Trazodone is an antidepressant that was originally developed for use in treating major depressive disorder and symptoms of depression. Nowadays, it is perhaps most widely used off-label for managing insomnia (both depression-related and otherwise). Trazodone was approved by the U.S. Food and Drug Administration (FDA) in 1981 under the brand name Desyrel and is now available as a generic medication produced by several leading drug companies. Currently the extended-release tablet form, Oleptro, is the only remaining brand name version of trazodone.
Trazodone is an atypical antidepressant that does not fit into the standard antidepressant classes (e.g., SSRIs, SNRIs, MAOIs, tricyclic antidepressants, etc.). Rather, trazodone is generally categorized according to its mechanism of action, which is as a serotonin receptor (5HT2a) antagonist and reuptake inhibitor, or SARI. These drugs work by moderating levels of serotonin in the brain and increasing its availability in the CNS (central nervous system). Like many antidepressants, trazodone has been issued a Black Box Warning by the FDA and is required to clearly display a warning label indicating the possibility of increased suicidal thoughts and behaviors when taken by some individuals under the age of 25.
Trazodone Long Term Side Effects
While trazodone is generally safe and effective when used as directed for its intended purpose, as is true with taking any type of medication there are associated risks and possible adverse effects. Possible side effects of trazodone could include, but are not limited to the following examples:
- Serotonin syndrome
- Hyponatremia (decreased serum sodium levels) and associated symptoms such as headache, concentration problems, memory problems, confusion, weakness, unsteadiness, increased fall risk, etc.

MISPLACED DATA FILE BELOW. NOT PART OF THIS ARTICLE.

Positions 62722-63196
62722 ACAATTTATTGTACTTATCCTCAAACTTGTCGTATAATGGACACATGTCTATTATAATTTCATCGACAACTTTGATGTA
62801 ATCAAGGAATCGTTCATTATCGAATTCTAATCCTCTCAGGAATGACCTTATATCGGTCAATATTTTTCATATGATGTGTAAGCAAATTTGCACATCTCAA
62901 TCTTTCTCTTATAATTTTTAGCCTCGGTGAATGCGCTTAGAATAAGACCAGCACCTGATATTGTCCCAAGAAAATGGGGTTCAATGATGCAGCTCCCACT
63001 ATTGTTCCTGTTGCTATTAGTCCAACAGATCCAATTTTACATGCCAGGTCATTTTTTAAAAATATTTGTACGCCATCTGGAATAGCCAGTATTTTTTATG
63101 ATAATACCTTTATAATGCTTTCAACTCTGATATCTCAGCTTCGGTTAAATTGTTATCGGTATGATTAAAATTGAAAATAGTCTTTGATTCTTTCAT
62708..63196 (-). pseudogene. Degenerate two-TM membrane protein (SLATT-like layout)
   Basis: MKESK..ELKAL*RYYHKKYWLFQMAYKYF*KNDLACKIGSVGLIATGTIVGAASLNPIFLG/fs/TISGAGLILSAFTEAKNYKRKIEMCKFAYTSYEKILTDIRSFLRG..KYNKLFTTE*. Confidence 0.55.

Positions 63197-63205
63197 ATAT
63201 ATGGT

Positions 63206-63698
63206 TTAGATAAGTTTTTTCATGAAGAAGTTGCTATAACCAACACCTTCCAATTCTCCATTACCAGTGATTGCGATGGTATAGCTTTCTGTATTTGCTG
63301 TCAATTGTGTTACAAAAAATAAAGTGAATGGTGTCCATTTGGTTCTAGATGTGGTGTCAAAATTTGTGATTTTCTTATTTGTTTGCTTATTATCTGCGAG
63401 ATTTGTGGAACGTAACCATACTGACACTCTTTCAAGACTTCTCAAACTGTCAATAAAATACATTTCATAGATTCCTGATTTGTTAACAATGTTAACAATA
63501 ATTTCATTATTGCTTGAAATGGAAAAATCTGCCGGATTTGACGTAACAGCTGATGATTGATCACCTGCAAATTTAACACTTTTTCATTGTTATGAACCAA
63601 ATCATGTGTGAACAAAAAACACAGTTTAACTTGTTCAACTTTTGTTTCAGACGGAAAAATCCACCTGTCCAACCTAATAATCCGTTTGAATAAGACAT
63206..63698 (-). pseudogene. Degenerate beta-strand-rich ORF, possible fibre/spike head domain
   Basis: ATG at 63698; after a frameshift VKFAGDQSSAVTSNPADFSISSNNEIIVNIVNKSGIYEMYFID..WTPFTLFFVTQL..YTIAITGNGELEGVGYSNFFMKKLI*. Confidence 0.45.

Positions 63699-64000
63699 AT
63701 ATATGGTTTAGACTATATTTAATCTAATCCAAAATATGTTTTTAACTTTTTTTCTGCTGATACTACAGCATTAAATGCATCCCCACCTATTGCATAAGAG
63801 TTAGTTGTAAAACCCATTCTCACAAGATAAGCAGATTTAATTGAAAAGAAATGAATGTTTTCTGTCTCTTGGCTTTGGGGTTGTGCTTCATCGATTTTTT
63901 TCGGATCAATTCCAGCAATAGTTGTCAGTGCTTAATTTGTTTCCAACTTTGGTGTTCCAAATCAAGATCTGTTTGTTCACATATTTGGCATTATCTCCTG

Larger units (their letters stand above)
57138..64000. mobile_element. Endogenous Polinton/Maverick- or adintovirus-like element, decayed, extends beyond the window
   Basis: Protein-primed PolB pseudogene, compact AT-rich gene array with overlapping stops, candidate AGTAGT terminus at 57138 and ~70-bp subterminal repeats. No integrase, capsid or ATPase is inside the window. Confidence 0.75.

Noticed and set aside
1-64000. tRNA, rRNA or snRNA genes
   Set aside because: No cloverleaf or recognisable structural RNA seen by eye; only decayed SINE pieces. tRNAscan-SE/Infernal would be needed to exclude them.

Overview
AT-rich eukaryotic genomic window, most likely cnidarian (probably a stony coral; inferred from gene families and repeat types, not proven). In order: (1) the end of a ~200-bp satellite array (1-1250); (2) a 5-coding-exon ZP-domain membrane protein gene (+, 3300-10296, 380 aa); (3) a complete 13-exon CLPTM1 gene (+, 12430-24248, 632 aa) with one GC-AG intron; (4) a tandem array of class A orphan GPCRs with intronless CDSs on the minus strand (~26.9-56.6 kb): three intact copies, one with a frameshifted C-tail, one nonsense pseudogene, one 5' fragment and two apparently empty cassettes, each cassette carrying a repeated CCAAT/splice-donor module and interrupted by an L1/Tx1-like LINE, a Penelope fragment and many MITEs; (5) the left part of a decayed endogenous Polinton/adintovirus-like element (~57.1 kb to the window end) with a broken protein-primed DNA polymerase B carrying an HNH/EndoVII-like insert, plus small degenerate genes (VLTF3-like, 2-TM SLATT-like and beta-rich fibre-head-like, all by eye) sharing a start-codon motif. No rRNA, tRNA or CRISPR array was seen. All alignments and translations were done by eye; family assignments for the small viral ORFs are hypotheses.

- Gastrointestinal upset
- Heart rate and rhythm abnormalities
- Coordination problems
- Angle-closure glaucoma
- Blurred vision
Prolonged use of trazodone could lead to the following effects, provided by the Journal of Sleep Research:
- Equilibrium disruption
- Short-term memory dysfunctions
- Verbal learning issues
- Next-day memory performance problems
- Difficulties with arm muscle endurance
The sudden discontinuation of trazodone that had been used to alleviate insomnia may cause withdrawal symptoms such as anxiety, irritability, depression, and mild flu-like symptoms. These side effects can be largely eliminated by slowly tapering off and using less trazodone over time. There are several contributing factors (e.g., the individual’s health history, the presence of any additional mental health ailments, substance abuse issues, genetics, etc.) that will play a role in the long-term effects caused by trazodone.
Further Information and Support
Navigating the challenges that arise from living with mental illness, struggling with substance abuse, and/ or addiction can not only be all consuming but are often impossible to effectively handle without proper support. If you are concerned for yourself or a loved one regarding mental illness, substance abuse, and/ or addiction we recommend reaching out for help as soon as possible. Bear in mind that you do not have to be on this journey alone. At Upwell Advisors, we offer unique, customized concierge therapeutic services to provide our clients with unparalleled support throughout every step of the recovery process.
If left untreated, substance abuse, addiction, and/ or mental illness can result in long lasting and potentially life-threatening consequences. The earlier you seek support, the sooner you and your loved ones can return to leading happy, healthy, and fulfilling lives. Please do not hesitate to reach out for guidance. We welcome the opportunity to discuss how we might best be able to help you or your loved one in the recovery process.